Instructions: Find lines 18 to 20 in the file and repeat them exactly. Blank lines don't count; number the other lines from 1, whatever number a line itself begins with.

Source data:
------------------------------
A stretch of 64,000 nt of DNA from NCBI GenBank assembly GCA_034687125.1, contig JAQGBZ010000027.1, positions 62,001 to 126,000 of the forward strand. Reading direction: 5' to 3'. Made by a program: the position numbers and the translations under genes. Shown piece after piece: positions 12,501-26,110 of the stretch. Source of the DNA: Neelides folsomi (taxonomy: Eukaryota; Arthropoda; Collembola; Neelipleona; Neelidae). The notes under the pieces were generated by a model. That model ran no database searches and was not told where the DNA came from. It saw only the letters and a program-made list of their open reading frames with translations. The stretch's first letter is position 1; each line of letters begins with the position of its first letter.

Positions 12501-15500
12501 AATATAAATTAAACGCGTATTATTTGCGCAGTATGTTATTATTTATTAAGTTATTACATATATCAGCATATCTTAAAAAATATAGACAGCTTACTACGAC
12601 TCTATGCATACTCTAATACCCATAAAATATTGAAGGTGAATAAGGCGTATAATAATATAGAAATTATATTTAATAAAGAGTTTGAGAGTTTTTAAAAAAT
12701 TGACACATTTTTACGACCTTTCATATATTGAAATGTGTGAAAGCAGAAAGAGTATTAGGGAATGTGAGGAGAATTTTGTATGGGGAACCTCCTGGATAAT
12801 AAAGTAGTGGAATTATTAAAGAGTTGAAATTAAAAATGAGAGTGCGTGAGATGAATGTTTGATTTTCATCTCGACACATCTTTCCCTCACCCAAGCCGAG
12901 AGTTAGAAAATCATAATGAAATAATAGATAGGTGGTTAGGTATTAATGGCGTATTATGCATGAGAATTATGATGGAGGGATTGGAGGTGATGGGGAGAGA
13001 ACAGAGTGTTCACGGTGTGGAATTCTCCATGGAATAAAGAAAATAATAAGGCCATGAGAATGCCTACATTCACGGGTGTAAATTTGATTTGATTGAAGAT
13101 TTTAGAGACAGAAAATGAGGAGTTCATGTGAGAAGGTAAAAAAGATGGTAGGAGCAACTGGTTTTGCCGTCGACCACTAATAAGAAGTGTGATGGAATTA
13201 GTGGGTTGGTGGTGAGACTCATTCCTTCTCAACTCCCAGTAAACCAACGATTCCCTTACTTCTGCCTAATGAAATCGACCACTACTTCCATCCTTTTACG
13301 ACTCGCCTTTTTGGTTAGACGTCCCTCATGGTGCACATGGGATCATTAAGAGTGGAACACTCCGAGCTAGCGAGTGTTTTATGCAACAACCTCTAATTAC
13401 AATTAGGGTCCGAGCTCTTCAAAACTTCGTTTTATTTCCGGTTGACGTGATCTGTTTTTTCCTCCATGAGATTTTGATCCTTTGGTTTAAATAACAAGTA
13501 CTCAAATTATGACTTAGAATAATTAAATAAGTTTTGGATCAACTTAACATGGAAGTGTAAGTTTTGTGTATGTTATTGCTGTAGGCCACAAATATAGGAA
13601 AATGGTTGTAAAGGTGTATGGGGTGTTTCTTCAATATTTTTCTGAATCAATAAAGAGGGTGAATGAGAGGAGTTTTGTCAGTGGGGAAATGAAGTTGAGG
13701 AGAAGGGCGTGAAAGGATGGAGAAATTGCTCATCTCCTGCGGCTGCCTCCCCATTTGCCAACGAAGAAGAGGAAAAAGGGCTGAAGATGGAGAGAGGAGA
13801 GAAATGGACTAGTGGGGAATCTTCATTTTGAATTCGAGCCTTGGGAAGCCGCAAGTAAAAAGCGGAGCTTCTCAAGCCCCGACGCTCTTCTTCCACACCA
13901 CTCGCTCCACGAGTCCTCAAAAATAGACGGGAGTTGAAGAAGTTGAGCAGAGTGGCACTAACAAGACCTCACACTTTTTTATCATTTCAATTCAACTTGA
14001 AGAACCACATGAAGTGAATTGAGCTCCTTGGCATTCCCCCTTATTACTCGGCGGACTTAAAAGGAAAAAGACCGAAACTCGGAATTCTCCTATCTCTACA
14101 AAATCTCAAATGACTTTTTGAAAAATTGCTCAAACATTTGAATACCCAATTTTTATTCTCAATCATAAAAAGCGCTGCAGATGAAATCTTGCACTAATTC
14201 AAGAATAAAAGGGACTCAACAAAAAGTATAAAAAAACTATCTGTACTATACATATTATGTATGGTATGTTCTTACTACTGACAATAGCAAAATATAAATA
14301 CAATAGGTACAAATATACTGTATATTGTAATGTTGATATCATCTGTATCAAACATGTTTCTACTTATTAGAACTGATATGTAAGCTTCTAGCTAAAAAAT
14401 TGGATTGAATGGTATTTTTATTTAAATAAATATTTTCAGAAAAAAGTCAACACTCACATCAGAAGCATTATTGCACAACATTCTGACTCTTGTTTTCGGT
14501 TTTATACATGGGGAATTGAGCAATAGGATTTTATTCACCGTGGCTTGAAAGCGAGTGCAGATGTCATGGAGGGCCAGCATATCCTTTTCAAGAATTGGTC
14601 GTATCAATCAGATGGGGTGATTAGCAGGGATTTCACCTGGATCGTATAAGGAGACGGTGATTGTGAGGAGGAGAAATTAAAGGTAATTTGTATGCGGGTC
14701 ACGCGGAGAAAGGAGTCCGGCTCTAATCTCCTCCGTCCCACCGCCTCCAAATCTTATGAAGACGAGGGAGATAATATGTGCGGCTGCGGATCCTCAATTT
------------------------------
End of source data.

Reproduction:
14001 AGAACCACATGAAGTGAATTGAGCTCCTTGGCATTCCCCCTTATTACTCGGCGGACTTAAAAGGAAAAAGACCGAAACTCGGAATTCTCCTATCTCTACA
14101 AAATCTCAAATGACTTTTTGAAAAATTGCTCAAACATTTGAATACCCAATTTTTATTCTCAATCATAAAAAGCGCTGCAGATGAAATCTTGCACTAATTC
14201 AAGAATAAAAGGGACTCAACAAAAAGTATAAAAAAACTATCTGTACTATACATATTATGTATGGTATGTTCTTACTACTGACAATAGCAAAATATAAATA